Joe arrives at our interview on his electric bicycle, having cycled to the coffee shop from his home in Tualatin. The thirty-six-year-old lives in his one-bedroom apartment by himself, apart from his dog, Jupiter, a miniature whippet-Chihuahua mix that Joe says is “pretty much the center of my world right now.” Joe works at Safeway as a general courtesy clerk, just part-time so as not to risk his Social Security benefits and the supported living services he receives from ALSO. When asked, he describes a typical day in his life: working, cycling, taking care of his dog and his apartment. Joe laughs easily and often and loves a good pun. He’d like his tombstone to read, “Not appreciating my puns was a grave mistake.” We wrap up our interview early, so he can go fishing before it starts to rain.
It’s a good life, but not an especially remarkable one—until you learn that Joe was institutionalized until he was eighteen years old, starting at the age of three.
“I used to be in something similar to Fairview Training Center,” Joe says. (Read more about Fairview in Part One). “They didn’t know how to deal with people with autism then.” He was in several institutions growing up, where he was on “a whole smorgasbord of medications.” Joe, who by his own admission is sometimes too kind for his own good, is quick to say that not everything about the institutions were bad. He even says one of them furthered an understanding of autism. “The last place I was at was Texas Neurological Rehab Center, which also functioned as kind of a lockdown facility for people with neurological and behavioral problems…The people who were testing me helped me with my motor skills and used EEGs to see what was going on inside my head. Those are the good parts. The bad was the living situation. There were some ‘staff’” —Joe makes air quotes—”that apparently liked to exercise their authority a bit too much. That’s all I’m going to say about that.”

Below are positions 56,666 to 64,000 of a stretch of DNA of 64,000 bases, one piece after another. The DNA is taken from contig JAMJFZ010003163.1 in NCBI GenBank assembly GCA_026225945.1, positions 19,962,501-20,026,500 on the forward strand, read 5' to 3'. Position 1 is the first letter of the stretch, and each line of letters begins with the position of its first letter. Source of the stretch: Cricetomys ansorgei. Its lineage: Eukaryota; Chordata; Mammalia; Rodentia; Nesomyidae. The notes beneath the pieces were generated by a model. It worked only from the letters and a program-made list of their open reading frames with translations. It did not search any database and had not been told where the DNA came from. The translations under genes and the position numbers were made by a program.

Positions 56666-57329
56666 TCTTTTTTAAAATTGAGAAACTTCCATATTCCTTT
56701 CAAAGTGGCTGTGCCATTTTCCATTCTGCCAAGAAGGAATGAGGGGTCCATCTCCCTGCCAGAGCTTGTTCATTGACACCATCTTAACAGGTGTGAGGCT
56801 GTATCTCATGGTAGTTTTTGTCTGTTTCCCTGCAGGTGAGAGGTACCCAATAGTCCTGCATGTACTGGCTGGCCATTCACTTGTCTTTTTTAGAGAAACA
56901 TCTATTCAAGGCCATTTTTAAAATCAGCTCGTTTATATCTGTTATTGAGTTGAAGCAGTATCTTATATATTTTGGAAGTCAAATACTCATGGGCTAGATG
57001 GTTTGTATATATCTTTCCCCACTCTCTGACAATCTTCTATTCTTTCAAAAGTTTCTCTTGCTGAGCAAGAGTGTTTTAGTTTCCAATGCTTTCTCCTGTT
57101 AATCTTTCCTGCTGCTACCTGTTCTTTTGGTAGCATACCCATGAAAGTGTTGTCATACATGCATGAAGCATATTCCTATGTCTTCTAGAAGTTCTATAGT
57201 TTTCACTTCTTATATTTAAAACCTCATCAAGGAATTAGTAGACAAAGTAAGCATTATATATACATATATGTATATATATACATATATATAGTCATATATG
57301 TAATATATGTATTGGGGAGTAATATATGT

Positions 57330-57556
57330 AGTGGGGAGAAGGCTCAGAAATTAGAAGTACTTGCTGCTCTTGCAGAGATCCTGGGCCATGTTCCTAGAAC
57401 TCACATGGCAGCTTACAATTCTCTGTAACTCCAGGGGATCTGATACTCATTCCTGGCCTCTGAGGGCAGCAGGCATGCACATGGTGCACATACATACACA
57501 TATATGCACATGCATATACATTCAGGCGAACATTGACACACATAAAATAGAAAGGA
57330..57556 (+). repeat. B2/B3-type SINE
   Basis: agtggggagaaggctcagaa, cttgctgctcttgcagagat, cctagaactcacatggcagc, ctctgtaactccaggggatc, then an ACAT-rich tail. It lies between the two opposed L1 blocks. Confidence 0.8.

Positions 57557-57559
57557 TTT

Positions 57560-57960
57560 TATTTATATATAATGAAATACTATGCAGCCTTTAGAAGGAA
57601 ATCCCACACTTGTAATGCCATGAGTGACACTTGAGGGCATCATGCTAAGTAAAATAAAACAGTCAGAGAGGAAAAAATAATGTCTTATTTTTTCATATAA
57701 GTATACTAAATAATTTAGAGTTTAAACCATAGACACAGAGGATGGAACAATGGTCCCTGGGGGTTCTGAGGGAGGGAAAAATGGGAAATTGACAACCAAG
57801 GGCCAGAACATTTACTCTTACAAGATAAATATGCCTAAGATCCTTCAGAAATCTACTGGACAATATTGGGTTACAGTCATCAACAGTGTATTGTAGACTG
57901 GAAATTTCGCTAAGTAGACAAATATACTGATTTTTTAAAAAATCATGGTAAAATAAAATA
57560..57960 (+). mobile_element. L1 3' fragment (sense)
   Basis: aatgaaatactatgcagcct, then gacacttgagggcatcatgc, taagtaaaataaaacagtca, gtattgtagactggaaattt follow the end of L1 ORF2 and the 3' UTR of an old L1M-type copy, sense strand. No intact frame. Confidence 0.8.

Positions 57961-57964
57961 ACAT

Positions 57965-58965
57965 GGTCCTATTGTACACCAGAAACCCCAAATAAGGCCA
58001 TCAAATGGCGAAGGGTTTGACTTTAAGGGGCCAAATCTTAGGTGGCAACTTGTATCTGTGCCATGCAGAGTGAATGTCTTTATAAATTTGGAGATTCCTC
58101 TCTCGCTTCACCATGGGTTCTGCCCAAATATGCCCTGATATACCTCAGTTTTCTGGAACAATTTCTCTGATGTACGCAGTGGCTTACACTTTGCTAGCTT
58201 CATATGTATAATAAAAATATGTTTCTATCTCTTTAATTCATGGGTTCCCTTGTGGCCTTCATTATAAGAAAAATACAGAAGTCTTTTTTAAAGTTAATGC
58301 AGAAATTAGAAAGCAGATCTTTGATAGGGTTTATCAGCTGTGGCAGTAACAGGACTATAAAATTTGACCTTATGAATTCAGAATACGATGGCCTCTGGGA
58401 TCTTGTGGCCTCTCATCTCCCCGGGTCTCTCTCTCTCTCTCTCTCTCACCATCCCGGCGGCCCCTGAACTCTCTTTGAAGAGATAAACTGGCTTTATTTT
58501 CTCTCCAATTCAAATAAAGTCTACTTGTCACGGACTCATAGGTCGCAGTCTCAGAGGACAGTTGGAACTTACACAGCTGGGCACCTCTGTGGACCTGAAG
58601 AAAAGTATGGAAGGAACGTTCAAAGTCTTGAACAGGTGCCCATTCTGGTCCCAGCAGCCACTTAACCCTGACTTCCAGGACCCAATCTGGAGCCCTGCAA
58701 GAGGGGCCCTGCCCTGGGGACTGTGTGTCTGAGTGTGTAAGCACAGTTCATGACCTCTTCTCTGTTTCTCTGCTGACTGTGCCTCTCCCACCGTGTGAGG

When Joe was eighteen, he left the institution and moved back home. “I have a very supportive family,” he says. “They did not like the fact that I was in that institution, but back then they didn’t know what else to do.” After leaving the institution, Joe says it was a bit of a rollercoaster ride. “It wasn’t until I came to ALSO and the group home where I lived when they finally got my medication all taken care of.” Once he got off the rollercoaster, Joe was able to move into his apartment, utilizing supported living services.
An ALSO staff member visits Joe several times a week. “There are some things that I just can’t do on my own, or don’t think to do on my own,” he says, “like sometimes I still forget to take my meds, and sometimes I let things pile up too much, like laundry. They also take me to do my shopping and take me places I can’t go on my bike, like Portland. I lose all my battery when I go into Portland on my bike.”
Every year Joe, ALSO staff, Joe’s case worker, and family review Joe’s Individual Service Plan (ISP) to make sure everything is going well, and to set goals. Joe’s doing so well these days that his goal right now is to become a homeowner. “There are a few government-assisted programs for home ownership, and I’m planning on tapping into one of those this year. I’m building my credit, which is actually higher than my mother’s right now.” He laughs. “My credit has been so good; banks are actually sending me offers for a mortgage.”